Publicis shedding 'volatile' Health Services business; posts 'decent' Q3

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Publicis Group offices in Paris, France
Publicis Group offices in Paris, France Credit: Fabrice Dimier/Bloomberg

Publicis Groupe reported a "decent" third quarter Thursday on the back of several new business wins and stronger organic growth, while announcing that it will divest its volatile Publicis Health Services business.

The company's net revenue in the third quarter was up 0.5 percent year on year to €2.2 billion. Organic growth was 1.3 percent in the quarter, slightly lower than analyst expectations of 1.4 percent. North America saw an organic growth decline of 0.6 percent in the quarter, though excluding Publicis Health Services the holding company says North America saw organic growth of 1 percent.

This comes after a weaker-than-expected second quarter for the holding company, whose agencies include Leo Burnett, Starcom and Digitas. The holding company reported organic growth decline of 2.1 percent in the second quarter, saying it had yet to see the benefits of new accounts won in the first quarter and that some clients had temporarily suspended campaigns in the quarter amid uncertainty with the implementation of GDPR in Europe.

Liberum analysts said in a note they were somewhat surprised by Publicis shares' strong reaction — shares were up as high as 8 percent on Thursday, they said — given that results were "OK but nothing spectacular."

"What was made clear was that Publicis sees there is an interdependence between creative and media and that it sees winning media contracts as impossible without owning the former," analysts said. "One takeaway from that should be that, despite creative's secular issues and the fact it is probably in decline overall with low margin contribution (high single digits at best), the agency groups are unlikely to exit an area that essentially has become a drag on the business."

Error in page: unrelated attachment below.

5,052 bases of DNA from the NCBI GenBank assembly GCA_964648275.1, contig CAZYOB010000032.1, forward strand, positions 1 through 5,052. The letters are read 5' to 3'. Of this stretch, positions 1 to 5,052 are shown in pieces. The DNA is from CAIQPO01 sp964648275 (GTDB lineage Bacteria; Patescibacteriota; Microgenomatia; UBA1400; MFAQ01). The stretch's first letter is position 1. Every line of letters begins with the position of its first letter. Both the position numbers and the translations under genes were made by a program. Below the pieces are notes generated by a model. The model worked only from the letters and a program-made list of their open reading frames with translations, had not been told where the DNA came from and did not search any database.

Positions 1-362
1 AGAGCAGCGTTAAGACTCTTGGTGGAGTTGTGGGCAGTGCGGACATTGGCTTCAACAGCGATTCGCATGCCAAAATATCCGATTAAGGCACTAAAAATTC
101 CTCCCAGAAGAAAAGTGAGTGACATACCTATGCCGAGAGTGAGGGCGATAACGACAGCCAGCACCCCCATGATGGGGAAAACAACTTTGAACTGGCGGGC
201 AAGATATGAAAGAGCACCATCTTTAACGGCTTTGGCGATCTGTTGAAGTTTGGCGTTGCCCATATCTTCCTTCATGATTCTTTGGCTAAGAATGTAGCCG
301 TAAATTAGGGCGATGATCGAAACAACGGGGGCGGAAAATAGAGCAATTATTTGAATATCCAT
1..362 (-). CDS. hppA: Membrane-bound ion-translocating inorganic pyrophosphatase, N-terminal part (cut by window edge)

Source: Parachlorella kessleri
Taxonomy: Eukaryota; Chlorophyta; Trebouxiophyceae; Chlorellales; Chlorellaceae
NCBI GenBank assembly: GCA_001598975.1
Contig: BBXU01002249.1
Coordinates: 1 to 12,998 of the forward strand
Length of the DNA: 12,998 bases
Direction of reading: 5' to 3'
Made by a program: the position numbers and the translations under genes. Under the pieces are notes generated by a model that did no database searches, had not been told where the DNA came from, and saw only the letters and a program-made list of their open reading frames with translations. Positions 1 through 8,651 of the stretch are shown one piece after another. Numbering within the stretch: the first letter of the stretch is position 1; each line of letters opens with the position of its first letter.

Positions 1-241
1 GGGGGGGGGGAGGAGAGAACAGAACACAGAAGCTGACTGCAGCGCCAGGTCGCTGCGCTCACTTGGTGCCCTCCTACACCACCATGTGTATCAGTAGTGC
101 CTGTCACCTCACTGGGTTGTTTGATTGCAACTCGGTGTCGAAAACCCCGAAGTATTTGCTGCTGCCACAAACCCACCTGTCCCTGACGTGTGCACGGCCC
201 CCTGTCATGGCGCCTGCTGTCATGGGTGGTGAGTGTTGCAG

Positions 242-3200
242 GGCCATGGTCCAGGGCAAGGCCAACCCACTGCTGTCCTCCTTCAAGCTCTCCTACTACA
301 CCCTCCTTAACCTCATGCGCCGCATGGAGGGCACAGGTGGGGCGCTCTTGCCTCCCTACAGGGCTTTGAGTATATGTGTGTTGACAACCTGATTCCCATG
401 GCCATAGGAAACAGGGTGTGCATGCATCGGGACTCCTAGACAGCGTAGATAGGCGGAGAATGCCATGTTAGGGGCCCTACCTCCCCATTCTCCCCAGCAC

Publicis says it is divesting its "volatile" outsourcing business Publicis Health Services following a strategic review. Last quarter, net revenue took a hit in North America because of the unit, leaders said at the time. "We are committed to transforming, and what we are announcing today with regard to PHS is proof of this," Chairman and CEO Arthur Sadoun said in a call with analysts. Sadoun told Ad Age the business wasn't core to Publicis' goals.

Publicis said the third quarter growth benefited from accounts won earlier in the year, including Daimler and Carrefour in Europe and Campbell's and Marriott in North America. New business wins in the third quarter itself included Cathay Pacific globally, Western Union, Nestle media in Southeast Asia, the Government of Singapore and the Mondelez International media budget in several markets.

In a statement, Sadoun added that its most recent business win, GSK's $1.7 billion global media account, announced in October, was won after four separate pitches thanks to its "unique approach to data" and its new Marcel platform.

Publicis says it plans to invest in "strategic game-changers" in the areas of data, dynamic creativity and digital business transformation. In a research note, Pivotal Research senior analyst Brian Wieser — who characterized the results as "decent" — wrote that, "While we see plenty of reasons for concern in the organic revenue trends and because of observations we have on the industry regarding insourcing and reduced use of creative agencies with AOR-based relationships, we continue to see reasons for optimism, too, including Publicis' aforementioned focus on strategic game-changers."

Earlier this week, the Association of National Advertisers released new research saying 78 percent of its members have some form of in-house agency — a sharp upward swing from the ANA's most recent report on the topic, published in 2013.

Sadoun didn't seem too concerned about the trend, telling Ad Age that even while clients are in-housing capabilities they are also "out-housing" them back to agencies. "It comes and goes, to be honest."

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